Newly redesigned $100 notes lay in stacks at the Bureau of Engraving and Printing on May 20, 2013 in Washington, D.C.
Newly redesigned $100 notes lay in stacks at the Bureau of Engraving and Printing on May 20, 2013 in Washington, D.C. - 
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Treasury Secretary Jack Lew says, come October 17,  he’ll only have about $30 billion in cash on hand.  It may sounds like a lot, but the government writes 80 million checks a month, and it can pay out $60 billion in just one day. If Congress doesn't raise the nation's cap on debt before then, the government won't be able to borrow money to pay bills.

Analysts say the government has a couple of options if that happens.

Pay the bills as they come, but pay them late. Say the government owes $40 billion on a Monday but doesn’t have the money until Tuesday, says Steve Bell of the Bipartisan Policy Center. What happens? “They will then pay all of Monday’s debts," Bell says. "And then they’ll start accumulating more cash, so at some point that week they can pay Tuesday’s debts.” Of course, you can only do that so long before you get really behind on your bills.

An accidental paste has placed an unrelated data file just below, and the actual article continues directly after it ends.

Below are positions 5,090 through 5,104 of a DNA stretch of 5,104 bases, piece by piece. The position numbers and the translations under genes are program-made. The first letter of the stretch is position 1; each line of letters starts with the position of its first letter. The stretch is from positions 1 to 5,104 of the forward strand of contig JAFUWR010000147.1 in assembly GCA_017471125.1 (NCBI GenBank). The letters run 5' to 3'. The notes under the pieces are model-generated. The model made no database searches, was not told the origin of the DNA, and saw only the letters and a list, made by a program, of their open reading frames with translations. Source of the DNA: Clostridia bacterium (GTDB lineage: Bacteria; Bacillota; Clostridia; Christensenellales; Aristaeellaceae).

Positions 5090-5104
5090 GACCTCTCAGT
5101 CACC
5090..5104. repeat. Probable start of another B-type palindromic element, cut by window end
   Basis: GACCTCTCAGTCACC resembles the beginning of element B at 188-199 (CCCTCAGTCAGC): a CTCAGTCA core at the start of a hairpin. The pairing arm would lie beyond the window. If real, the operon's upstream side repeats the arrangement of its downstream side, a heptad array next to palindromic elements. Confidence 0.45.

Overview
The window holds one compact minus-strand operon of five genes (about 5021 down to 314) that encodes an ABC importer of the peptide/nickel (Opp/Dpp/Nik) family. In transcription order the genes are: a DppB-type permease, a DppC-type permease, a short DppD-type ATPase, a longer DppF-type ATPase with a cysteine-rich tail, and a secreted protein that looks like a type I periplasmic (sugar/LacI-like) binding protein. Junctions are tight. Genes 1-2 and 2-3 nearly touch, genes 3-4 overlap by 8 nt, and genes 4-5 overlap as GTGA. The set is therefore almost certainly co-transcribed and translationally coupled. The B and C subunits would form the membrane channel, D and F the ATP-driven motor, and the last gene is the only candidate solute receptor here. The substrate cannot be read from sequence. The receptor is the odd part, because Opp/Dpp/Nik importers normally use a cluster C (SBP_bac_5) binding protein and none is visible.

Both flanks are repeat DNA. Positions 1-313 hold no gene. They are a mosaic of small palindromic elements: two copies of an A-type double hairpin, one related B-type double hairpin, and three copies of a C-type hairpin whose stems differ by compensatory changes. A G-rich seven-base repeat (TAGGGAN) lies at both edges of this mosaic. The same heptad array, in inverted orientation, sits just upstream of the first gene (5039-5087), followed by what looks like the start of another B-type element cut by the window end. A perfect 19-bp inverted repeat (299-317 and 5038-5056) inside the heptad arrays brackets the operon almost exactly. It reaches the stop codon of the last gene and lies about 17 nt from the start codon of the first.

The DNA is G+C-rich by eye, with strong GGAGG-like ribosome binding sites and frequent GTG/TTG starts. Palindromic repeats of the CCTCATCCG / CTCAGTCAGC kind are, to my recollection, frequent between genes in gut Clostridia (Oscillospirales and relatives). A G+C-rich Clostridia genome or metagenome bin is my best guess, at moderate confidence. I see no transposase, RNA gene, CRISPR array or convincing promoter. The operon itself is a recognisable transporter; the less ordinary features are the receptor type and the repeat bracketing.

The U.S. could prioritize its payments. Maybe the government would make Social Security and defense payments first. But Treasury isn’t sure it has the authority to do that, because the constitution gives Congress the power of the purse. “Congress decides what programs are funded and what benefits are funded and at what levels," says Nancy Vanden Houten, an analyst at Stone McCarthy Research Associates.

There’s another idea out there, and the Treasury Department might find it quite appealing. Ignore Congress. Ignore the debt ceiling. Borrow anyway. Economist Paul Van de Water of the Center on Budget and Policy Priorities calls it a "very real possibility," because the constitution also says the government has to pay its debts. 

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